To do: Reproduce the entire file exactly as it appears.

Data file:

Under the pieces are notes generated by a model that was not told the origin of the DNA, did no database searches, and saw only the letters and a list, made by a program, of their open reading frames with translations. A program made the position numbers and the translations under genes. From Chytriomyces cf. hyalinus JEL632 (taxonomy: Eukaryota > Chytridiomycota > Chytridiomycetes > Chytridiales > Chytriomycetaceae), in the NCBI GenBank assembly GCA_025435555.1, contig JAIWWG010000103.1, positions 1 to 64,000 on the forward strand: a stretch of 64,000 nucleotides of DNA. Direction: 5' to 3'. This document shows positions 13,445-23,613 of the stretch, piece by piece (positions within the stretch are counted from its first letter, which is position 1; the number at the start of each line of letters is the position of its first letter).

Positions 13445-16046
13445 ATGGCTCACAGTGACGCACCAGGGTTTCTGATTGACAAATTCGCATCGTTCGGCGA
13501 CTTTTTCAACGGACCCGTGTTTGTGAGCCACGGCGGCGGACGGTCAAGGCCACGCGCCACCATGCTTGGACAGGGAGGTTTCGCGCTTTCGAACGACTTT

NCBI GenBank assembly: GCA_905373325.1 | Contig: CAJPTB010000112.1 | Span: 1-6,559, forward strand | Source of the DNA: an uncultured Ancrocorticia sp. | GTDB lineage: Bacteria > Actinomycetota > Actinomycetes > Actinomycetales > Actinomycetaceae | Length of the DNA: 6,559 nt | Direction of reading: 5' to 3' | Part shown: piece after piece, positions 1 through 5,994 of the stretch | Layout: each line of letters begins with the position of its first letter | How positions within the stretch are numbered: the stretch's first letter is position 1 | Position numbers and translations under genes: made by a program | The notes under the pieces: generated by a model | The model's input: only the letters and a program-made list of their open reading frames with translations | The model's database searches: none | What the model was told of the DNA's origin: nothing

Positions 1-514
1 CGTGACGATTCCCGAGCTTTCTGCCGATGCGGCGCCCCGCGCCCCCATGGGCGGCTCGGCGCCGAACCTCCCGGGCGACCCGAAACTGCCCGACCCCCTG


Under the pieces are notes generated by a model that was not told the origin of the DNA, did no database searches, and saw only the letters and a list, made by a program, of their open reading frames with translations. A program made the position numbers and the translations under genes. From Chytriomyces cf. hyalinus JEL632 (taxonomy: Eukaryota > Chytridiomycota > Chytridiomycetes > Chytridiales > Chytriomycetaceae), in the NCBI GenBank assembly GCA_025435555.1, contig JAIWWG010000103.1, positions 1 to 64,000 on the forward strand: a stretch of 64,000 nucleotides of DNA. Direction: 5' to 3'. This document shows positions 13,445-23,613 of the stretch, piece by piece (positions within the stretch are counted from its first letter, which is position 1; the number at the start of each line of letters is the position of its first letter).

Positions 13445-16046
13445 ATGGCTCACAGTGACGCACCAGGGTTTCTGATTGACAAATTCGCATCGTTCGGCGA
13501 CTTTTTCAACGGACCCGTGTTTGTGAGCCACGGCGGCGGACGGTCAAGGCCACGCGCCACCATGCTTGGACAGGGAGGTTTCGCGCTTTCGAACGACTTT

NCBI GenBank assembly: GCA_905373325.1 | Contig: CAJPTB010000112.1 | Span: 1-6,559, forward strand | Source of the DNA: an uncultured Ancrocorticia sp. | GTDB lineage: Bacteria > Actinomycetota > Actinomycetes > Actinomycetales > Actinomycetaceae | Length of the DNA: 6,559 nt | Direction of reading: 5' to 3' | Part shown: piece after piece, positions 1 through 5,994 of the stretch | Layout: each line of letters begins with the position of its first letter | How positions within the stretch are numbered: the stretch's first letter is position 1 | Position numbers and translations under genes: made by a program | The notes under the pieces: generated by a model | The model's input: only the letters and a program-made list of their open reading frames with translations | The model's database searches: none | What the model was told of the DNA's origin: nothing

Positions 1-514
1 CGTGACGATTCCCGAGCTTTCTGCCGATGCGGCGCCCCGCGCCCCCATGGGCGGCTCGGCGCCGAACCTCCCGGGCGACCCGAAACTGCCCGACCCCCTG